My next approach felt good until the mobile control officer waved me off. Was I too fast? I was at the correct landing speed, 150 miles per hour. On my third attempt, I took a wider approach, lowered full flaps a mile out, and touched down in the first five hundred feet. The control officer signaled “thumbs up” as I taxied by. Back at the hangar, I logged the problems for the maintenance crew chief and headed toward squadron operations. My instructor Lt. Jim Worthy looked upset. I reviewed my experience, and he shook his head. Without speaking a word, he touched my back and walked away.

Next morning, when I saw I wasn’t scheduled on the big board, I looked for my instructor. “Lt. Worthy, sir, what’s cooking? I don’t have an assignment listed for today’s training.”

Glancing up from his clipboard, he mumbled, “Oh, yah, Kenny, today you’ll be flying with Major Johnson.”

“Yes sir.” I responded, confused. “I thought the training syllabus said we needed three P-47 solos before we flew formation.”

“The boss wants to fly with you.” This time Worthy didn’t look up.

My first reaction was excitement. Major Johnson was not just the squadron commander. In this fast war, he already had over 100 missions in the European theater and became an ace in a single day when he intercepted Junker JU-52 transports evacuating Rommel’s Afrika Korps from North Africa.

Then it dawned on me, this was a test. It could be my last P-47 flight.

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Fighter Pilot Training – 1944

As told to Keith by his father Edward Kenny.

After officer candidate school at Kent State in Ohio, I went to San Antonio, Texas, for classification—the qualifying process that determined whether I would be trained as a pilot, navigator, or bombardier, and whether I’d be flying fighters, bombers, or transports. As hoped, I qualified to become a fighter pilot. Then came ground school and pre-flight training. I marched and countermarched, sabre in hand, learned Morse Code, hand-to-hand combat, and aircraft recognition.

My flight training was all in Texas: Bonham for primary training in the Fairchild PT-19; Greenville for basic training in the Vultee BT-13; and Victoria for advanced flying in the North American AT-6 Texan.

I received my wings in Victoria then began combat training in the venerable Curtiss P-40 Warhawk, the plane made famous by the “Flying Tigers.” The air gunnery range was at Matagorda Island off the Texas gulf coast.

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My new wife Phyllis had followed me for an entire year, post to post, renting rooms off base. We got together whenever I got a pass, and sometimes when I didn’t. When the post commander withheld passes, usually for minor infractions, a cigarette butt, can, or candy wrapper found around the barracks, I went AWOL (away without leave). For a bottle of hooch, a tech sergeant let me hide in the trunk of his Ford then picked me up on Monday in time to make the morning muster. For Phyl and me, every re-acquaintance became a celebration and an opportunity to share stories.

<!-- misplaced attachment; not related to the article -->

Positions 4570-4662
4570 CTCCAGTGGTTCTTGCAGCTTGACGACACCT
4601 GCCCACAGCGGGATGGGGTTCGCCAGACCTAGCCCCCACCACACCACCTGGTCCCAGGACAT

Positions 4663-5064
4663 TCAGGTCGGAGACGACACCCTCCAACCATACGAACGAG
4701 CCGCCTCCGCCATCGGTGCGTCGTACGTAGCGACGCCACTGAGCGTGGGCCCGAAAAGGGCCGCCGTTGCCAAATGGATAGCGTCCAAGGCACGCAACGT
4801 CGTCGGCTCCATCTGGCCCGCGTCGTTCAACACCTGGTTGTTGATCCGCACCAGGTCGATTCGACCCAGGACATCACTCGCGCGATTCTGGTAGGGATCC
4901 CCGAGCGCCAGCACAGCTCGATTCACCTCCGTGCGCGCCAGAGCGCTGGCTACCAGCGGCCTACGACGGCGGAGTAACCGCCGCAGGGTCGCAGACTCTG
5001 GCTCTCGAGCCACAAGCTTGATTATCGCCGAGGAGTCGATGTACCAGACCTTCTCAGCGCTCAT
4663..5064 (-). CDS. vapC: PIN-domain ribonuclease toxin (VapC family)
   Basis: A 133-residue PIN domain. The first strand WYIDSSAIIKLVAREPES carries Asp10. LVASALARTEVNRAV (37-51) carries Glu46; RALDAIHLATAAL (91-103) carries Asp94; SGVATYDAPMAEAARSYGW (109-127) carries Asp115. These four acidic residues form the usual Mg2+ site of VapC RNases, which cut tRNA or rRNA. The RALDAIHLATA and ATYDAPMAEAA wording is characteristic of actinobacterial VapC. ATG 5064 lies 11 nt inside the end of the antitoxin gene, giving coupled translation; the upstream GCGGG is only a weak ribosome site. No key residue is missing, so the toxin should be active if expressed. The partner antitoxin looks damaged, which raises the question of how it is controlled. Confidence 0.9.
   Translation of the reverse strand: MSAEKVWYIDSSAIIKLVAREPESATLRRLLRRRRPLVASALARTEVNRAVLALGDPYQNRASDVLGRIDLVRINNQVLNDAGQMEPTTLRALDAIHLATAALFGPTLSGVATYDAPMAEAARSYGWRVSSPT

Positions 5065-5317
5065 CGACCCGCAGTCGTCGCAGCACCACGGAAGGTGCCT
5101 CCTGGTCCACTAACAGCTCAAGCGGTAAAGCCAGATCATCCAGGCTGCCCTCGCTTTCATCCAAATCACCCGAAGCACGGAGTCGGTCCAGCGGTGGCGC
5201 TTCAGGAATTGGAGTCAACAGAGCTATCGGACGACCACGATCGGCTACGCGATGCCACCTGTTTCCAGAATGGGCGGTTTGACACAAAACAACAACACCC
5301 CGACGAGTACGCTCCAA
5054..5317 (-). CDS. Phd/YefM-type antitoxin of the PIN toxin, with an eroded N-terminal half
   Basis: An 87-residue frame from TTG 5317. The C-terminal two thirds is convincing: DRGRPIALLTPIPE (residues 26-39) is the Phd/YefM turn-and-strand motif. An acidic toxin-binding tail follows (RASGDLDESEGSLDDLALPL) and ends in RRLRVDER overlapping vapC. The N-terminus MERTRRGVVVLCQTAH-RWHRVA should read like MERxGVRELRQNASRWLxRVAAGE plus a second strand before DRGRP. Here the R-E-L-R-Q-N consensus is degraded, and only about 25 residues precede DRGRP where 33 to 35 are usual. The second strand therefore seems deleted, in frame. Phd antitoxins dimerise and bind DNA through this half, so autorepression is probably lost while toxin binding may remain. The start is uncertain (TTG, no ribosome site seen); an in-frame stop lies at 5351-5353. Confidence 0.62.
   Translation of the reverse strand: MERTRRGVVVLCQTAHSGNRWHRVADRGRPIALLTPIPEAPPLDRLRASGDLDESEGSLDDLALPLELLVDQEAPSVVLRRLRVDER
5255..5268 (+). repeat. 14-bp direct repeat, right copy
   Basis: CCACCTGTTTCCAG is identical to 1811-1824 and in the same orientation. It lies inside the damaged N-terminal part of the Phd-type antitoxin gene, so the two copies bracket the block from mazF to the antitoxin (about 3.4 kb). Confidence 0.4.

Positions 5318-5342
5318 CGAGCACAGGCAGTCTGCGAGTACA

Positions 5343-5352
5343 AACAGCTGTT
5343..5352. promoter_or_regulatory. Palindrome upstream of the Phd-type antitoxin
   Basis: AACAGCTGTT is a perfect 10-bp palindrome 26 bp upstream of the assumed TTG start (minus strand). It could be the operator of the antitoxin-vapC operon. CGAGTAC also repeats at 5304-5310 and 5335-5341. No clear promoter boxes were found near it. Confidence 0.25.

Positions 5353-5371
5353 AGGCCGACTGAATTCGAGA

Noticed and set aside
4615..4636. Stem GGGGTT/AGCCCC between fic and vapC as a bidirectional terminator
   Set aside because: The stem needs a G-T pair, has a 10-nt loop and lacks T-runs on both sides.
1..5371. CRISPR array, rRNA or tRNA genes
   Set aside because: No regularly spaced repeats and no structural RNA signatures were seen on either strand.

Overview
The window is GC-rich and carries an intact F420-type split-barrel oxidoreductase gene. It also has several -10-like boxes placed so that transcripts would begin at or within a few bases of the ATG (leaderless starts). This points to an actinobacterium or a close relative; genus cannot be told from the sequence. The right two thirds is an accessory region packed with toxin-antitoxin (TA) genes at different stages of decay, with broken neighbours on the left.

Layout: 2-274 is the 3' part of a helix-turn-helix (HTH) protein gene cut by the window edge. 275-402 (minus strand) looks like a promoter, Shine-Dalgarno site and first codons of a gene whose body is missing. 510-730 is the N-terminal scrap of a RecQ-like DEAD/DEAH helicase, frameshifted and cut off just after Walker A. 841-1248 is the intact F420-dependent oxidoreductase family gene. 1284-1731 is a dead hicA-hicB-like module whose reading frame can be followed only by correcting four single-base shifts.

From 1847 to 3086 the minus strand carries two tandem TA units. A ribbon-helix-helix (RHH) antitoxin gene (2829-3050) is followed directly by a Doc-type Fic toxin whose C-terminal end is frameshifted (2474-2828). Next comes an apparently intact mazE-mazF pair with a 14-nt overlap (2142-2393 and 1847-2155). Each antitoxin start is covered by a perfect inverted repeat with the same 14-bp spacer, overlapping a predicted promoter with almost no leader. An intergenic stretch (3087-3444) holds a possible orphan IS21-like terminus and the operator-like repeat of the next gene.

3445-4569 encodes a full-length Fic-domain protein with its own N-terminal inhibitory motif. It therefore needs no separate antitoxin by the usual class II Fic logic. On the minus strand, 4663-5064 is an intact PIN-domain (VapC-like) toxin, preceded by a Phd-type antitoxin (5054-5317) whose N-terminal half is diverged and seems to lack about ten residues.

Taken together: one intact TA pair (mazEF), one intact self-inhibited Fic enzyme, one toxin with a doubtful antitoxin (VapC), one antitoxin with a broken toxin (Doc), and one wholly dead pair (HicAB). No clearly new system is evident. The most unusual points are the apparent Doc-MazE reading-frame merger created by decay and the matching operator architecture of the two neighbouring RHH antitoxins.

She had found a room in a boarding house just off the end of the runway. One morning when I took off, I saw her hanging wash on the clothesline in the yard behind her room. I wagged my wings as I flew over, a pilot’s wave, and she waved back. After that whenever she heard a fighter plane overhead, she’d run out and wave, always getting a return wing wag. It wasn’t long before I heard comments at the morning mission briefing. Who was the cute redhead who liked all the pilots? When I told them, everyone started looking for her to get a sendoff wave and always wagged their wings back. When I saw Phyl that weekend, her first comment was, “You flew quite a bit this week.”

At Matagorda I walked guard shifts several nights a week, rifle on shoulder, up and down the beach. U-boats had sunk merchant ships off the coast, often in sight of shore, and we’d heard reports that agents and saboteurs had landed in small inflatable dinghies. Our fighter planes made tempting targets. Passwords were changed daily and were made hard to guess.

One moonless night, I heard a sound. A dolphin jumping and striking the water? Then I heard a mechanical twist and click, followed by scraping in the sand. Maybe a Mauser rifle chambering a round and a small boat dragged on shore?

“Who goes there?” I demanded. “Give the password. Advance and be recognized.” I raised my rifle and chambered a round. The sound stopped, and it was several seconds before I got a response.

“I – I forgot the password,” said a slurred voice low on the sand.

I found the tech sergeant on his belly unable to stand, a crumpled beer can in his fist.

We each training phase took me to a new base: long-range, high-altitude bomber escort, low-altitude tactical escort—where fighters join medium bombers in bombing attacks—fighter-on-fighter combat (aka dogfighting), and tactical support for ground troops. The latter included dispensing smoke in front of advancing allied troops to cover their attack and make it harder for German machine gunners to spot them.

One morning at a range outside Dover, Delaware, my smoke dispenser locked up, and I had to return to base. My landing pattern took me low over the city, and it seems all the bedding and underwear in Dover was out on the line that morning when my smoke dispenser misfired. Willy Pete (white phosphorous) is an excellent smoking agent at the correct altitude but an incendiary at low altitude. Fortunately, I was not low enough to start major fires. But my Willy Pete burned tiny holes in every sheet, pillowcase, and delicate in the city that day.

The training commandant got a call from the mayor before I pulled up to the maintenance hangar. He hauled me into his office. The bill ran to several thousands of dollars for damaged laundry, several years’ pay. He said the Army Air Force would pick it up, but I’d be walking extra tours and inspecting barracks and latrines until I completed training.